A resounding majority of administrators, teachers, and parents say they believe social and emotional learning (SEL) is just as important as academic learning.

SEL is the process that helps students understand and regulate their emotions, understand different points of view and show empathy toward others, and develop intrapersonal and interpersonal competencies. Many believe these skills contribute to safer and more positive schools and communities.

Of the more than 1,000 people surveyed in McGraw-Hill Education’s 2018 Social and Emotional Learning Report, 96 percent of administrators, 93 percent of teachers, and 81 percent of parents overwhelmingly say SEL is as necessary as core academic subjects.

Seventy-nine percent of teachers believe SEL should be explicitly included as a part of state academic standards, and 65 percent of teachers want even more class time to devote to teaching these skills.

Most administrators (88 percent) and teachers (74 percent) say SEL skills are being taught at their school, but only 32 percent of parents say they are aware of these skills being taught at their children’s schools.

In addition to wanting more time to teach SEL, educators want more support, too, with just 22 percent saying they feel “very prepared” to teach it. Fifty-one percent say the level of SEL professional development offered at their school is not sufficient.

Teachers are most interested in receiving professional development training on SEL instruction via in-school training at their school (with 85 percent indicating they are at least “somewhat interested”), followed by in-person training at professional conferences, workshops or seminars (77 percent).

Many teachers (46 percent) say parental engagement is one of the top three things that would help them teach SEL more effectively.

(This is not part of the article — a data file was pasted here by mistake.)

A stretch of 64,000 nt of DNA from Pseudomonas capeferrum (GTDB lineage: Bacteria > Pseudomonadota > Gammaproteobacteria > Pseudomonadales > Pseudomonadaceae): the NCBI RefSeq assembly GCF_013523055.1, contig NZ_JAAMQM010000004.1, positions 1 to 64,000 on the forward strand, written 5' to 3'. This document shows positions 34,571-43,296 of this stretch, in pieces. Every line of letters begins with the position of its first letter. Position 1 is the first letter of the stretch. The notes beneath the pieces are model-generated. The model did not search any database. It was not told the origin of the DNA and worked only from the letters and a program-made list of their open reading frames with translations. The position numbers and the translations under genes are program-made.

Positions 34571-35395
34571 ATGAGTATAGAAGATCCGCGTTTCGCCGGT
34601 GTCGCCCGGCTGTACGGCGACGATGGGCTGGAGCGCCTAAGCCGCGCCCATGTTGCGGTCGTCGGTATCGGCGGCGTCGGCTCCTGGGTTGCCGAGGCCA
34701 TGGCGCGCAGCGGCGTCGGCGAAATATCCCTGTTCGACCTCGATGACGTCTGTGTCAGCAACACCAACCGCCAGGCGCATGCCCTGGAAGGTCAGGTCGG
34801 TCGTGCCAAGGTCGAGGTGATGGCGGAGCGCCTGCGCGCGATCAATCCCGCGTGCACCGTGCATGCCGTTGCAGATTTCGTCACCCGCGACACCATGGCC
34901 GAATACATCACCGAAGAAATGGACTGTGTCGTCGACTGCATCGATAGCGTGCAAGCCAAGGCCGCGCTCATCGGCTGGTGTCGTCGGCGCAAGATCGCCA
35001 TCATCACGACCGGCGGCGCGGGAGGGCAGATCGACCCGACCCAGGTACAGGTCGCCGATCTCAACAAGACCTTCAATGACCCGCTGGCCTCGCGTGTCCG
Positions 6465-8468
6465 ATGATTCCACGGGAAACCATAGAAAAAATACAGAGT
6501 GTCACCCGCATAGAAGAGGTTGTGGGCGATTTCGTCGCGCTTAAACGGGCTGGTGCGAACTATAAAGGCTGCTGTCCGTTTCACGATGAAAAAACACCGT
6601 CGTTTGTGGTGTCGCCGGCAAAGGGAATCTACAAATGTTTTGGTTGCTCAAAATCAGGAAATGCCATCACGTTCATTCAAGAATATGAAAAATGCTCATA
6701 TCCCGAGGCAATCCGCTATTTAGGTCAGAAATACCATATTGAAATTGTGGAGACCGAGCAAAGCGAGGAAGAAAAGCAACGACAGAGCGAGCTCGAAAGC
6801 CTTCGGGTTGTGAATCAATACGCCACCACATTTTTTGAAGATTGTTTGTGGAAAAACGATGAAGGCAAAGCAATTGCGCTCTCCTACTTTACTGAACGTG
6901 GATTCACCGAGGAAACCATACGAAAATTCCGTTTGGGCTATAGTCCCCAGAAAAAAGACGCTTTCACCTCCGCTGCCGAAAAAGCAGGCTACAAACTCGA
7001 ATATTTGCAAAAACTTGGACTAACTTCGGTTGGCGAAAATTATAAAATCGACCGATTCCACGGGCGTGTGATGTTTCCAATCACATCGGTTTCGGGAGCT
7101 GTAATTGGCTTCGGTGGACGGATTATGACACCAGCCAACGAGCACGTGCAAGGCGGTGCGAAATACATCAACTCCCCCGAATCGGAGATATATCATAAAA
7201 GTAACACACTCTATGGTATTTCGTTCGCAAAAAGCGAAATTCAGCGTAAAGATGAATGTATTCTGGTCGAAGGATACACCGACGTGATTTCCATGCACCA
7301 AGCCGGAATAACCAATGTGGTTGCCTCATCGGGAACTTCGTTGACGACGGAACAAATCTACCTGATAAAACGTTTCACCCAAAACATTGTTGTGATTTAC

Most educators and parents say SEL has a positive impact on school culture–83 percent of teachers and 76 percent of administrators feel such instruction is “very important” in helping improve negative student behaviors like bullying.

Teachers and administrators also cite school safety (76 percent and 66 percent), lack of student motivation and engagement (75 percent and 66 percent), and a negative school climate (71 percent and 69 percent) as areas where SEL could help.

Most teachers think SEL is very important in contributing to a variety of positive and short-term benefits for students, including:

  • Positive attitudes about self and others (85 percent)
  • Positive social behaviors in and out of school (83 percent)
  • Ability to regulate emotions (83 percent)
  • Reduced behavioral problems (82 percent)
  • Responsible decision-making (81 percent)
  • Less emotional distress (81 percent)

When it comes to long-term benefits, teachers pointed to:

  • Improved overall mental health (86 percent)
  • Improved likelihood of positive relationships (84 percent)
  • Increased likelihood of graduating from high school (77 percent)
  • Lower likelihood of negative involvement with the justice system (77 percent)

Administrators and teachers are in virtual agreement about many of the skills they rank as “very important” for students:

  • Self-management (95 percent and 93 percent)
  • Relationship skills (93 percent for both groups)
  • Responsible decision-making (92 percent for both groups)
  • Self-awareness (90 percent for both groups)
  • Social awareness (88 percent and 89 percent)
About the Author:

Laura Ascione

Laura Ascione is the Managing Editor, Content Services at eSchool Media. She is a graduate of the University of Maryland's prestigious Philip Merrill College of Journalism. When she isn't wrangling her two children, Laura enjoys running, photography, home improvement, and rooting for the Terps. Find Laura on Twitter: @eSN_Laura http://twitter.com/eSN_Laura